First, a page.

separation anxiety dog

Learn about separation anxiety in dogs

What is separation anxiety?

Being with others is a natural part of a social animal like a dog. It has evolutionarily protected individuals from danger by allowing them to better defend themselves, but also allowed for better survival by helping them hunt, feed and care for their young. Thus, being separated from your group is life-threatening and explains much of the emotion our dogs feel when left alone. Studies have shown that up to 50% of family dogs can suffer from separation anxiety. 

Separation anxiety is a problem that occurs when the dog is afraid of being or being left alone. It appears when they see their owner leaving or when they are left alone. Sometimes the owner may not even be aware of the problem as the dog only suffers when left alone.

What are the signs of separation anxiety?

Behaviors that can be displayed when the dog is left alone and that are signs of separation anxiety can be:

  • The dog likes to sleep by the front door or on your feet to make sure you or someone else doesn't leave the home.

  • The dog follows you everywhere in the house

  • The dog may become anxious when you are preparing to leave, packing a bag or getting ready for work

  • The dog barks, howls or whines

  • The dog chews objects and performs other destructive behaviors such as destroying the furniture

  • The dog pees and/or poops inside

  • The dog scratches or digs at doors, windows or other entrances or exits

  • The dog is anxious and walks back and forth

  • Dog is panting and/or drooling

  • Dog is completely still and waiting at the doorway

  • The dog runs between the windows or sits in a window to keep an eye on who is coming

  • Dog becomes over excited when you return home

  • Your dog's stress levels are higher after you've been away - you may notice this on your walks

The important thing to keep in mind is that it CAN be these behaviors. However, these behaviors don't automatically mean that the dog has separation anxiety and it can also show other behaviors.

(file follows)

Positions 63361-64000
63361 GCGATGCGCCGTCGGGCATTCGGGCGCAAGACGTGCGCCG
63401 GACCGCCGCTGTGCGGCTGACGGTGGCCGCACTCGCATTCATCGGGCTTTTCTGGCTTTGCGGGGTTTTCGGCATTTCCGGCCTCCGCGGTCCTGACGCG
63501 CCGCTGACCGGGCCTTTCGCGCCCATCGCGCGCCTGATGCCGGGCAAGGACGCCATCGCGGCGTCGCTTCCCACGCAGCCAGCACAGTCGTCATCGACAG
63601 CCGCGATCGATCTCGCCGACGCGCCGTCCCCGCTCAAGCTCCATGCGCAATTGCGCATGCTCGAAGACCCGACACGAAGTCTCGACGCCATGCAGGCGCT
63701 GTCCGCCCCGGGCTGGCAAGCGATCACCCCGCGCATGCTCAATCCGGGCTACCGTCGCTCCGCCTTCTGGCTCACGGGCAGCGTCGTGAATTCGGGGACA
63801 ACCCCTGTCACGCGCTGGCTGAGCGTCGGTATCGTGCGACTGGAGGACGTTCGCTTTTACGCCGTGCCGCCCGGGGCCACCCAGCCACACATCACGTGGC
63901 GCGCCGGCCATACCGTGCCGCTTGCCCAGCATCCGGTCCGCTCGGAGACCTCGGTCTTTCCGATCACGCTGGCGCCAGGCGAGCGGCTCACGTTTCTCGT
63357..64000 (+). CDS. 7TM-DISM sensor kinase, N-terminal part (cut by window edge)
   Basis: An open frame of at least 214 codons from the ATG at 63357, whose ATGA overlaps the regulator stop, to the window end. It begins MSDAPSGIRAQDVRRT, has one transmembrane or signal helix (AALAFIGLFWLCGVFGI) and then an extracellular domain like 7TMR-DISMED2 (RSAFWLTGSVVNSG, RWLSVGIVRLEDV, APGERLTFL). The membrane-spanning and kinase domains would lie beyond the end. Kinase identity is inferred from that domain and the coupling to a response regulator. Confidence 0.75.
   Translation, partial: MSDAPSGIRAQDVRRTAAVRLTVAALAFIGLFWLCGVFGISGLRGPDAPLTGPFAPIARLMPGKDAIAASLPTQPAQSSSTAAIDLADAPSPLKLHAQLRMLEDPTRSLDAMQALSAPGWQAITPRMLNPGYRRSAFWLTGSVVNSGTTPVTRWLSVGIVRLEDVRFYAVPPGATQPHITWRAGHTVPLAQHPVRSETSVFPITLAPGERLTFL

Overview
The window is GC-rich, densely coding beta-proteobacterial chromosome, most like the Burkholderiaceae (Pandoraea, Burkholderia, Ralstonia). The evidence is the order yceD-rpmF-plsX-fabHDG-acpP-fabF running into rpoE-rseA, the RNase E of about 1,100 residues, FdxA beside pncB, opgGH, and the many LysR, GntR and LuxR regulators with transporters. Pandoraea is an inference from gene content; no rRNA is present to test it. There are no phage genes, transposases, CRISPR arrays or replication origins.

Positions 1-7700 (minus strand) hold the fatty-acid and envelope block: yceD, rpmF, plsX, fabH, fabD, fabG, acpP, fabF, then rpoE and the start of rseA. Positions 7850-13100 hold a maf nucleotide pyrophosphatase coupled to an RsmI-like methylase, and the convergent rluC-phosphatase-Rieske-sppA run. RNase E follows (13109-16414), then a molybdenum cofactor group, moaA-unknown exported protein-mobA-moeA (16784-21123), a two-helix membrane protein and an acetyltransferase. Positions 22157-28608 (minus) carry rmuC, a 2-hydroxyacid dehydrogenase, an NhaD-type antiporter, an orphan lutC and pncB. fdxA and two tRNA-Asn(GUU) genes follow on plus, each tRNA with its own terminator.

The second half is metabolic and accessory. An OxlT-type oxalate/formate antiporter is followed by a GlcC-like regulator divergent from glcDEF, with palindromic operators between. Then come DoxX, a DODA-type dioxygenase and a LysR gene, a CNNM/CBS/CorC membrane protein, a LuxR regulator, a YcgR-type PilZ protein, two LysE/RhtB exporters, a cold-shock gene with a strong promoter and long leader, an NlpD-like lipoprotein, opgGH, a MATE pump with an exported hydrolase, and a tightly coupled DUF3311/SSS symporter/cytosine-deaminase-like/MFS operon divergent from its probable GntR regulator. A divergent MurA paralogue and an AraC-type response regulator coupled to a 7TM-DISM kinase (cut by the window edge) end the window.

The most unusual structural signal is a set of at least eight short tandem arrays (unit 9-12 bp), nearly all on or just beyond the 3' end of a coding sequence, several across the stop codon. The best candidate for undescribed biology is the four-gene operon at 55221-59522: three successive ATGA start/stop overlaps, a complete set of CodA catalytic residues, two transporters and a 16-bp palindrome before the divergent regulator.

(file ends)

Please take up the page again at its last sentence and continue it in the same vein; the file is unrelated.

What causes separation anxiety?

Separation anxiety can be caused by several factors. Both genetics and environment have an impact, but also early experiences such as premature separation from the mother, being left alone for a long time as a puppy or not being trained to be alone at home. Specific events also seem to trigger these problems. It could be some kind of change such as a change in work schedule, the family moving or the dog being relocated. However, there is no evidence that dogs that sleep on the bed or couch, have a strong bond with their owner, or accompany their owner everywhere are more likely to develop separation anxiety.  

Studies in other species have shown that young that are not cared for at an early age are more nervous for the rest of their lives and those without a mother to care for them have difficulty with separation later in life. It has also been shown that the early environment of dogs has long-lasting effects on their behavior and how they deal with stressful situations. 

So there are many things that affect whether or not a dog develops separation anxiety, but if we think about trying to make the dog as safe as possible, we're at least doing as much as we can to prevent the problem. If your dog has separation anxiety, read on about how to train it and remember that it's always good to get help from a good trainer who can tailor a training plan for you and your dog.

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